places, who use wood for fuel, instead of coal, pay altempted mainly to express. I will include the The gentleman from Vermont tells us it is only no such tax as this. The manufacturers who use words “class books or elementary books," or I used for confectionery purposes. But what of coal are compelled to pay a tax of five cents a ton will leave it to the construction of the Commisthat?, When gentlemen gei hold of ale and por upon the coal mined by them for the manufacture sioner of Internal Revenue, who has power to ter, which are used only as beverages, do they not of salt. It has already put the price of salt in construe the section. His idea is to save from tax them? And ale and porter are produced by || many places so high as to place the article beyond ta xation all books used for educational purposes. great labor, while the production of maple sugar the reach of the poor. I was informed by an hona When we use that expression we know what it yields largely in profits to those who collect ihe orable gentleman upon this floor yesterday that is. We do not mean books for libraries; we material. It seems to me the discrimination is salt is thirty-six dollars a barrel in Missouri, and mean only books which are intended for sehools, very unjust, because in some portions of the coun it is impossible for the salt manufacturers who academies, or colleges. I will use the phrase try we raise grain, and maple trees do not abound. use coal to compete with those who use wood, " class books" or any other the gentleman may Gentlemen are anxious io lux every article of which is not laxed. Now, salı is a necessary suggest. product. In this bill it is proposed to tax pe- | article, and one which the humblest families are Mr. HALE. I suggest that the gentleman from iroleum six cents per gallon, and when we gei to compelled to use, and this tax which I propose Ohio insert the words “educational or devotional that article the gentleman from Vermont will not to repeal really puts salt beyond the reach of the books." lell us it is an article of luxury, because it enters humblest classes in the Northwest.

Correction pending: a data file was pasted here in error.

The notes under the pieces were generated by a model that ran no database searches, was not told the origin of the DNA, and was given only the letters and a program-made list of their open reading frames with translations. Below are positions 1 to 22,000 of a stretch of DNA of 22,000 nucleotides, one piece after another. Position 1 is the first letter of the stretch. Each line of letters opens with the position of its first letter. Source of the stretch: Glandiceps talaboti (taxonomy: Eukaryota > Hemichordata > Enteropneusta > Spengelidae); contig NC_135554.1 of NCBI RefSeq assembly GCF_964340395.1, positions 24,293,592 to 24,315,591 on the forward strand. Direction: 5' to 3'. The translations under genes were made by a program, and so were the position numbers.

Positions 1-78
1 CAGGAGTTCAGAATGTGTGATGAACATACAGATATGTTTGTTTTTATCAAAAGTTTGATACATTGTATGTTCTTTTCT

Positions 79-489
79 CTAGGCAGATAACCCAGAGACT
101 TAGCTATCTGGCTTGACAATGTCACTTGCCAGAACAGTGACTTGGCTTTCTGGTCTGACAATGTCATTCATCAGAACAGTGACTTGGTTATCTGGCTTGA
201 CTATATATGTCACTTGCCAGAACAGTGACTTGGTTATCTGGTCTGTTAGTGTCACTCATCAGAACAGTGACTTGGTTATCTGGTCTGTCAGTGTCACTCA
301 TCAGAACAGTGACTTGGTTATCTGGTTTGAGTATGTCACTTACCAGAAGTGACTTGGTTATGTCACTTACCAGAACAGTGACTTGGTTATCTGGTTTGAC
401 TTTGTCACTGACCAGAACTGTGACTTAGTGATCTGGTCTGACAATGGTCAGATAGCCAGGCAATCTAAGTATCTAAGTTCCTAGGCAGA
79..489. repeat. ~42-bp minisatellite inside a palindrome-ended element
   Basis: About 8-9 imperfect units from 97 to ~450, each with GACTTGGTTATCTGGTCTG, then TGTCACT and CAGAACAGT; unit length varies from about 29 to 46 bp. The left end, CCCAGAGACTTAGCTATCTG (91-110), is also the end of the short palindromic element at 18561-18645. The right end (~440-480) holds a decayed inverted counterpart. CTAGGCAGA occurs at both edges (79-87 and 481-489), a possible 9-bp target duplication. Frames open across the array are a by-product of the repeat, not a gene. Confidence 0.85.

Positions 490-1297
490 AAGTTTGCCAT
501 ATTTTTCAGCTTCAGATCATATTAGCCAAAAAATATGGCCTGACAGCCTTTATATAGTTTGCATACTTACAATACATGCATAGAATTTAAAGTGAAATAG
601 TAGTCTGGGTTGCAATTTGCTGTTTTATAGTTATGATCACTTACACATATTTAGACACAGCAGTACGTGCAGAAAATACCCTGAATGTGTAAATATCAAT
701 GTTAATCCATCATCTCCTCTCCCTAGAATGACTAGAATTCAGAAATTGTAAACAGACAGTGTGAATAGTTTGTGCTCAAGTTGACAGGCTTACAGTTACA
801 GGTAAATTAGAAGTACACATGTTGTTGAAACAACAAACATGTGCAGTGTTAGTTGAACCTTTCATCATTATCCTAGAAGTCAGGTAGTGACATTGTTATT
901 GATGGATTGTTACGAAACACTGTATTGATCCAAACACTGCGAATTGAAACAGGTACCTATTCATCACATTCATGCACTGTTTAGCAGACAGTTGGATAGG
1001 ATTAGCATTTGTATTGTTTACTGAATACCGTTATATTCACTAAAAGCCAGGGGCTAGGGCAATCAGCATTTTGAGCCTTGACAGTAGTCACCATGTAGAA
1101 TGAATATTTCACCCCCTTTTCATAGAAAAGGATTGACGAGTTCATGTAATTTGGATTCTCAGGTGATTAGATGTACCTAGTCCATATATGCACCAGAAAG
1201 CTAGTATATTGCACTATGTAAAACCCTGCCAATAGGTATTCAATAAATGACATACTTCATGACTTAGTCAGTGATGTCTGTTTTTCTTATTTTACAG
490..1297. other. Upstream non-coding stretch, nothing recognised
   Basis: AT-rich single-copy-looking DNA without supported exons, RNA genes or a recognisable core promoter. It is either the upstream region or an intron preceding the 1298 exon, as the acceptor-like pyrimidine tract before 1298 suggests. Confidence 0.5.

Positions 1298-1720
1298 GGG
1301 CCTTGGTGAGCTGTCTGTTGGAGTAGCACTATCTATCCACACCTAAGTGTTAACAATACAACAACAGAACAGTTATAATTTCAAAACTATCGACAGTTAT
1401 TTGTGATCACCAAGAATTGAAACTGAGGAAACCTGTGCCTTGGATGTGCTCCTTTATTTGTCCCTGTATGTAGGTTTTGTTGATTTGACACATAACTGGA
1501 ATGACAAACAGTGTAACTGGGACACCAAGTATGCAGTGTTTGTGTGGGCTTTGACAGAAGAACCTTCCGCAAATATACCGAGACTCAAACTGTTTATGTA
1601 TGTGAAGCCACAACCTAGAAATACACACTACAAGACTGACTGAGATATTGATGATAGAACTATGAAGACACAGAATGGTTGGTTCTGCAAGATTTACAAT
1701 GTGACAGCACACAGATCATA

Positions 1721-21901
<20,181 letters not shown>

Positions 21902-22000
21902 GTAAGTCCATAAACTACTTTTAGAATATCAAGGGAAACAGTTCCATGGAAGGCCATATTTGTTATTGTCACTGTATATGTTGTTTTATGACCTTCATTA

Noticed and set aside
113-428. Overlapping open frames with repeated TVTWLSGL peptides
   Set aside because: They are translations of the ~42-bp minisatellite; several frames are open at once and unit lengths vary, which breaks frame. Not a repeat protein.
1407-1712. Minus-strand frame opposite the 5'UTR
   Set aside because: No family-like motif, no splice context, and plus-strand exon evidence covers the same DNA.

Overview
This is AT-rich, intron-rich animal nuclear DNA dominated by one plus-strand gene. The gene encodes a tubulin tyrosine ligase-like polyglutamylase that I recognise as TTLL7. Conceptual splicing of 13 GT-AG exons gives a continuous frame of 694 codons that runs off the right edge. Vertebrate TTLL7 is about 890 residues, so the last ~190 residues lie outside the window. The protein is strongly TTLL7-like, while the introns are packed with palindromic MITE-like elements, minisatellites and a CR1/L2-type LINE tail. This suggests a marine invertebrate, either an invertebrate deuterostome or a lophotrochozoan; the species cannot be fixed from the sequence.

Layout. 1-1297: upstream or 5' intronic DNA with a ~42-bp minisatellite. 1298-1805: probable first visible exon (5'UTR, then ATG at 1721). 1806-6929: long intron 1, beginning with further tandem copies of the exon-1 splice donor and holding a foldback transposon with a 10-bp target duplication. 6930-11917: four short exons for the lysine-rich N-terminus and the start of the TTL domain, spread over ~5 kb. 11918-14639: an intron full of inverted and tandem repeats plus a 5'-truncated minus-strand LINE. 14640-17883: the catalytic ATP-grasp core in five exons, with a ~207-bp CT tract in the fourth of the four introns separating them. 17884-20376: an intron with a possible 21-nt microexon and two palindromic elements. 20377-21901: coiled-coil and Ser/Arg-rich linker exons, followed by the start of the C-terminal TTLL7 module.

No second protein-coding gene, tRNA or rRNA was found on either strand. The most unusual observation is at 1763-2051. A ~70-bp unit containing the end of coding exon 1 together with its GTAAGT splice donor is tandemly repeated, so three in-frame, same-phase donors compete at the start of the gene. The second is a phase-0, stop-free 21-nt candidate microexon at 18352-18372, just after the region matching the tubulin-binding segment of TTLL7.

Mr. COX. I have no objection to that, and I
will accept that as a modification of my amend think the great difficulty in this country is a lack Now, let me give the committee some facts in of education.
regard to this business. In 1863 and a portion of Mr. KASSON. Mr. Chairman, I think that Mr. MALLORY. I move to amend the sub 1864 the leading magazines of the country were any enlargement of the definition it is evident stitute by inserting “all other books used in all circulating to the extent of nearly five hundred will carry us into difficulty. Take devotional other places." In my anxiety to promote the thousand copies; but since the adoption of this books, for example. There is hardly a religious cause of education I wish to be esteemed more system of taxation, which makes the publishers book, or a book on a religious subject, that would catholic than the gentleman from Ohio, (Mr. Cox.] of magazines manufacturers, and imposes a tax of not be included under that denomination. Many | ! go for sweeping away all obstruction. I am five per cent. upon their earnings, the reduction of them are elegantly bound, and are sold exclu induced to do this almost by the possibility of in the number of copies of magazines published eively for gifts at Christmas and other occasions. the difficulty which the executors of the law will for distribution in ihis country is nearly two While the committee desire, with other gentlemen find in carrying out the provisions of the amend hundred thousand. Why? Because the pubof the House, to exempt those books which are ment proposed by the gentleman from Massa lishers have had to advance the price of the magreally necessary as a part of the general education chusetts. Who is to decide what books are edu azines to news dealers and news agents and subof the country, they do not think it safe to extend || cational, what would be used in colleges, and scribers, by reason of the advanced price of paper; it beyond the common schools of the country. what in academies?